Two recent interviews for the upcoming issue of Leadership (due out in mid-April) have left me scratching my head.

"What is distinctly spiritual about the kind of leadership you do?" I asked Andy Stanley. Nothing, he said. "There's nothing distinctly spiritual. I think a big problem in the church has been the dichotomy between spirituality and leadership."

His answer surprised me.

As pastor of a thriving megachurch north of Atlanta, with an additional ten satellite locations fed his sermons by video, Stanley is becoming the model for the next generation of large church pastors. Younger by about a decade than Bill Hybels and Rick Warren, Andy really seems to connect with younger leaders. We noticed it among the attenders at the annual Catalyst conferences. Organized jointly, at first, by Stanley's North Point Community Church and John Maxwell's InJoy Ministries, the Catalyst conferences have increasingly featured Andy. He is the headliner, opening the gathering as incentive for attenders to arrive on time, and presenting the closing session in hopes that they will stay to the end. It works. Andy's frequent speeches on integrity hold the crowd's attention better than Maxwell's chestnuts on momentum and irrefutable laws.

Because Andy connects well with younger leaders, who in general are bent more toward spiritual formation than church growth, I expected Andy to talk about the spiritual nature of leadership. He did not. He did talk about prayer and seeking good counsel and the crucial nature of integrity in the leaders with whom he surrounds himself; but leadership, even church leadership, is not distinctly spiritual, he said.

"I grew up in a culture where everything was overly spiritualized," Andy said. "I don't want to be a cynic, but raking out all the spiritual versus non-spiritual, I think, is healthy."

He agreed with those who contend that good leadership is good leadership, whatever the setting. "One of the criticisms I get is 'Your church is so corporate …' And I say, 'OK, you're right. Now why is that a bad model?'"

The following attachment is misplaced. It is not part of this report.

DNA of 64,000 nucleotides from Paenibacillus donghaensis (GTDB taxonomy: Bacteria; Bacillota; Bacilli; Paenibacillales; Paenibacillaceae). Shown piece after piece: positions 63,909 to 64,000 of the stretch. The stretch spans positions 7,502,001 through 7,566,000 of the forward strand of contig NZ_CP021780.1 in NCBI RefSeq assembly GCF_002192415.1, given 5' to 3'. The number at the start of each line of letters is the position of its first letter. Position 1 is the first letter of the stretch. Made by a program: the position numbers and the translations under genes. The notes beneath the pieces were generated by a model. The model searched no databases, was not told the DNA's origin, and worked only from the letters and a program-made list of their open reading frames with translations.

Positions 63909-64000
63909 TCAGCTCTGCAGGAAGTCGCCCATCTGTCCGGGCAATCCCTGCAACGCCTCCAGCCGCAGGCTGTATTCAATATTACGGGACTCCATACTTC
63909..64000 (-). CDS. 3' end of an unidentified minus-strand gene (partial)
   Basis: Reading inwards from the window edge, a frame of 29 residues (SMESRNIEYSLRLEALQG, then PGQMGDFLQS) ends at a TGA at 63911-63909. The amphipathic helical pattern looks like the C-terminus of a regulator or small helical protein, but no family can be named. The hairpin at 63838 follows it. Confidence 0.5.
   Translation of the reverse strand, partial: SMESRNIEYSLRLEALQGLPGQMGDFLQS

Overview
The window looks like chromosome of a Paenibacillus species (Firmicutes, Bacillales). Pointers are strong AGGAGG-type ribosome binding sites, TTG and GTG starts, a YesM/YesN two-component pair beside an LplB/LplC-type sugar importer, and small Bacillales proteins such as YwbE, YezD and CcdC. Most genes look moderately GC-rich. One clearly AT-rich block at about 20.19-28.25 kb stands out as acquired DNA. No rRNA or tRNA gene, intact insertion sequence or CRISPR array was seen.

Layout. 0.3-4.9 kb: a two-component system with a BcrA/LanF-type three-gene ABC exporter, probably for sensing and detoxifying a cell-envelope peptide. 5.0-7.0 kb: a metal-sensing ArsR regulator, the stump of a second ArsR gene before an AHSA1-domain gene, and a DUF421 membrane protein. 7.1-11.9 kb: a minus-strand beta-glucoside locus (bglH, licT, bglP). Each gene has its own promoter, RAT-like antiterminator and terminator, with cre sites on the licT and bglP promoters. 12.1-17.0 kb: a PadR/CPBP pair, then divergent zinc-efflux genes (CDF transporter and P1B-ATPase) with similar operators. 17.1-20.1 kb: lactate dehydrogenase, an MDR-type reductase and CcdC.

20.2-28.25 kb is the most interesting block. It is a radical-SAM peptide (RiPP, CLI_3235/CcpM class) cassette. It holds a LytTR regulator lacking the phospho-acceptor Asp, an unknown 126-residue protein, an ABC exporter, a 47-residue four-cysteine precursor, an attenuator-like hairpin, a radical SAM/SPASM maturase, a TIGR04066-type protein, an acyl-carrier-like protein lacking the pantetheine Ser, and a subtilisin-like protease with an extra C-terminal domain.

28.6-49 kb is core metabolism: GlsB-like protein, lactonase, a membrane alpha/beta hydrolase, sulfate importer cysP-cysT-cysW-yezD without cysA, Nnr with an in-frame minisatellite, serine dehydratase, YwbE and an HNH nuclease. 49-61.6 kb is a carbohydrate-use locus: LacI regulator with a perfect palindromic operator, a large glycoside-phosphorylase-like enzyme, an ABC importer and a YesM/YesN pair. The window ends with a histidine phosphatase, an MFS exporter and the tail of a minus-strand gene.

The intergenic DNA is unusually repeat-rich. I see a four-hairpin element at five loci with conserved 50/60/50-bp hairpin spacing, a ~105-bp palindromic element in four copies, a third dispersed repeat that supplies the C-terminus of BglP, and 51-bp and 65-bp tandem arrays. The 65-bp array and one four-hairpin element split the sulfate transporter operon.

Good business principles work for Andy and North Point. "A principle is a principle, and God created all the principles," he summarized.

I must admit I felt a bit incredulous. I thought I'd hear something that backed up the pendulum swing we have heard prominent emerging leaders identify—that younger leaders don't buy all the church growth stuff, that the models that built megachurches worked for boomers, but for Gen-X and younger? Fuggidaboudit. That business models, while they may inform church leadership, do not define it; that church leaders are spiritual leaders and spiritual leadership must be, well, spiritual.

"Churches should quit saying, 'Oh, that's what business does,'" Andy said. "That whole attitude is so wrong, and it hurts the church. In terms of the shifting culture, I say thanks to guys like Bill Hybels and others who have been unafraid to say we have a corporate side to ministry; it's going to be the best corporate institution it can possibly be, and we're not going to try to merge first century [with the 21st ]."

The ground shifted a little at that comment. Then I heard an opposite view from an unexpected quarter. It was, in fact, Jim Collins, author of the paradigm-altering business book Good to Great, who pointed out some of the uniquenesses of church leadership. Some church leaders have put Good to Great on the same shelf with Purpose-Driven Life and the Bible. But Collins, who admits he is not an expert on churches, is beginning to see that not all his business principles apply to ministry settings.

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